K-pop phenomenon inspires Arizona businesses to satisfy legions of fans | Economic news

“Finding a location is usually not that difficult because the stores are usually quite accepting of it because we are attracting customers,” said Vanhkham, one of two members of AZyouniverse, the fan group that organized the event at Cha Tea in October.

“When customers come in and buy a drink at the store, they get a mug sleeve and usually other freebies like photo cards or key rings.”





Decorated cup sleeves adorned Jimin-inspired drinks at Cha Tea in October.


Brooke Tyburski, special for Cronkite News


AZyouniverse started in 2019 as a way for Vanhkham and Fernandez, 23-year-old friends and BTS fans, to connect ARMYs in Arizona. They held the first event on a roller rink in Glendale.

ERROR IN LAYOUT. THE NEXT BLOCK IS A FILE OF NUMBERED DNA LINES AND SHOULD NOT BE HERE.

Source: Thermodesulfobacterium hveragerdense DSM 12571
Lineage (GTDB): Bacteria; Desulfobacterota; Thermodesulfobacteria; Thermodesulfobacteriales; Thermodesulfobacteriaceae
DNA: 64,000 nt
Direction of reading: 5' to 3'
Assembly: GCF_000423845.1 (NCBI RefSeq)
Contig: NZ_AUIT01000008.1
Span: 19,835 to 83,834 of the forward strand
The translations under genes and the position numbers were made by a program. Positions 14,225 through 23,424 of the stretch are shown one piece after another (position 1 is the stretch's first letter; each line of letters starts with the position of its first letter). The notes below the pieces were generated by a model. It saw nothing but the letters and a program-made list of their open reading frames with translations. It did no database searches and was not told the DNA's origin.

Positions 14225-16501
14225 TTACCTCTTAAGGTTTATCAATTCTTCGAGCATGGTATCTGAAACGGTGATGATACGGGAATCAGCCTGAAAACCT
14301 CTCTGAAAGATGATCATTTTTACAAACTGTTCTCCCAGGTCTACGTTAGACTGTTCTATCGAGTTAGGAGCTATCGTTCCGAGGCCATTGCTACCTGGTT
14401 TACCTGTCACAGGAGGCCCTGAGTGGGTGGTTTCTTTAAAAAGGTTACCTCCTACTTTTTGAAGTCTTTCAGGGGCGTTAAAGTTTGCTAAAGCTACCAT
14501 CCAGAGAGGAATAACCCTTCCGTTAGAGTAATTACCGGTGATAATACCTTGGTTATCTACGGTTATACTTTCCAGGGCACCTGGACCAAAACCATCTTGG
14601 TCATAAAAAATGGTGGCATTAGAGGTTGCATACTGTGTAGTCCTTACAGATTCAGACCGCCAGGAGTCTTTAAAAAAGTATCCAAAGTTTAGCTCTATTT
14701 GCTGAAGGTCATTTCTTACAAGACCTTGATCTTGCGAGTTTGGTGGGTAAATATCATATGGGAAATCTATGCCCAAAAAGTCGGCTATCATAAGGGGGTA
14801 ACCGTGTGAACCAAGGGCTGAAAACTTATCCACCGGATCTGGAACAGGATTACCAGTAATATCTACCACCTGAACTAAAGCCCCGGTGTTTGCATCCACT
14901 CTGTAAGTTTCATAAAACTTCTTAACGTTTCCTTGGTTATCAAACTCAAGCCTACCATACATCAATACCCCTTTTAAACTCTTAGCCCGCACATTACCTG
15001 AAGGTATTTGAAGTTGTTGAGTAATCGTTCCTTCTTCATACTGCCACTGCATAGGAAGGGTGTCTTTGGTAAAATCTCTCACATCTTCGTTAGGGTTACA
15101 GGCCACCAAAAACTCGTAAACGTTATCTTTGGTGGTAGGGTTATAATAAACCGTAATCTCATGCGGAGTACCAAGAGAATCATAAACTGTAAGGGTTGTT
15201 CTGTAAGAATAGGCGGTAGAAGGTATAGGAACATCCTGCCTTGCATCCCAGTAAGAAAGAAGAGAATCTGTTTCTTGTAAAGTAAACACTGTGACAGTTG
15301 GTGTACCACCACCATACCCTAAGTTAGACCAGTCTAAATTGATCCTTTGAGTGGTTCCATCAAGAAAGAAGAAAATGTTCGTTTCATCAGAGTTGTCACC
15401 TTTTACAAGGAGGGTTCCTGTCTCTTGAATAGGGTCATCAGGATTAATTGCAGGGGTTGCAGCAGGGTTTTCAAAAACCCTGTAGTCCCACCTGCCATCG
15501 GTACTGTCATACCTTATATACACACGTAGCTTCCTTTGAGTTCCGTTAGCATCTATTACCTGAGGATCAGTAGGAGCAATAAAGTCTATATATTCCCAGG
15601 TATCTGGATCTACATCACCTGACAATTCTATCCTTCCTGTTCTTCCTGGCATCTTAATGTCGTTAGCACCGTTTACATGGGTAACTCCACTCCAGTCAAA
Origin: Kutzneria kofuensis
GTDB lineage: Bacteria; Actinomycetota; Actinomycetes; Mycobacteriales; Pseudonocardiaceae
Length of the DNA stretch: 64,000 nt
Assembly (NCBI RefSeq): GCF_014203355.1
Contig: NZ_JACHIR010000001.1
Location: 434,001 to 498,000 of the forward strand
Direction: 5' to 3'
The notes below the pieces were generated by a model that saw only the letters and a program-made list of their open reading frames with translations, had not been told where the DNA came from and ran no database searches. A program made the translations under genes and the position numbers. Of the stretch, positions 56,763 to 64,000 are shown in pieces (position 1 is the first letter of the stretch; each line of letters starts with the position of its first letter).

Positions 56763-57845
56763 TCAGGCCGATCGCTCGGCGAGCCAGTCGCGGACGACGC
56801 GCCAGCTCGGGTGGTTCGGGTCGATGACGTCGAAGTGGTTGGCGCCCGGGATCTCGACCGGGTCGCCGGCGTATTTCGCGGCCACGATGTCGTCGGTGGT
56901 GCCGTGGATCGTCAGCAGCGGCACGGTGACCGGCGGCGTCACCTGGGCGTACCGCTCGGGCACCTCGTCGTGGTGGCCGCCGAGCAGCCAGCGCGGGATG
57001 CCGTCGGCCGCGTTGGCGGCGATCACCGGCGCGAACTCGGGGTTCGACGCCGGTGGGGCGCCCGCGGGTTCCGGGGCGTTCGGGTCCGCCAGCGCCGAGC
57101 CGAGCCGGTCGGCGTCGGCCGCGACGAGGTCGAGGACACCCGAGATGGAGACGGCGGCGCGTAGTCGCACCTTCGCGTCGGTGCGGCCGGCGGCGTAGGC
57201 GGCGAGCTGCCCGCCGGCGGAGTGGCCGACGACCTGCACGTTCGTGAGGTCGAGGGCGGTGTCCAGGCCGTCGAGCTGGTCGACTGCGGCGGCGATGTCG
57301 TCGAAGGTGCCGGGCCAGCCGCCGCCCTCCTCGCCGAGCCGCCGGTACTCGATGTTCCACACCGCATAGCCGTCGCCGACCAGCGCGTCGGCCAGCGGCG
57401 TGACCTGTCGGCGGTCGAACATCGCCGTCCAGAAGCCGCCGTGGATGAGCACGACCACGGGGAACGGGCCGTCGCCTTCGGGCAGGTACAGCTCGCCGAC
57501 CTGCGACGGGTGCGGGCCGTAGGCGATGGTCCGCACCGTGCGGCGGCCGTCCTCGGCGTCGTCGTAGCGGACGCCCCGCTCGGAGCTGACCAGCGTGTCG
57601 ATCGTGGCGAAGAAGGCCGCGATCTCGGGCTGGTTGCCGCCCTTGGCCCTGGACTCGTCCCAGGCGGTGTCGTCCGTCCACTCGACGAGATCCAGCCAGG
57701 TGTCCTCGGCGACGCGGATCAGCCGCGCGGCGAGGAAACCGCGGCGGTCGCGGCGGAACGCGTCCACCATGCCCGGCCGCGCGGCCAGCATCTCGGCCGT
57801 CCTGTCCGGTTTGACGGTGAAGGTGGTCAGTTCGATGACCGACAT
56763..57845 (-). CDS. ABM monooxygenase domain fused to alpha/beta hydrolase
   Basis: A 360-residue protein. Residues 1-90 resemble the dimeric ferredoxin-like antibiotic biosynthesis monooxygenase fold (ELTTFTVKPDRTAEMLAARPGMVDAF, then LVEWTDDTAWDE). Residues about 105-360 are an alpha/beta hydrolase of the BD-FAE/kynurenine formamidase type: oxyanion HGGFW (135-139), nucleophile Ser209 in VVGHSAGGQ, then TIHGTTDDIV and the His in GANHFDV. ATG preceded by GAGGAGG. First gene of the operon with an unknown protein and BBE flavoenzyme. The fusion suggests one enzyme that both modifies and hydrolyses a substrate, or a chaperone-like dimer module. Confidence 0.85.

“I think 80 people showed up for that,” Fernandez said. “We were, like, ‘Oh my God, that’s pretty cool.'”

Since then, Vanhkham, a nurse, and Fernandez, a graduate student in architecture, have held six events at boba shops in the Phoenix and Tucson areas.

Wendy Pham, barista at Cha Tea, said Cup Leg event days are hectic and five times busier than a normal weekend day.

“But we completely forget how overwhelming the whole day of the event was because we were able to help the business grow,” Pham said.

Brian Chong has built a successful business on the K-pop phenomenon while honoring his Korean roots. He immigrated to the United States in 1976, determined to start a business to share his culture. It took him 12 years to open a traditional Korean barbecue restaurant in the Koreatown section of Carrollton, Texas.

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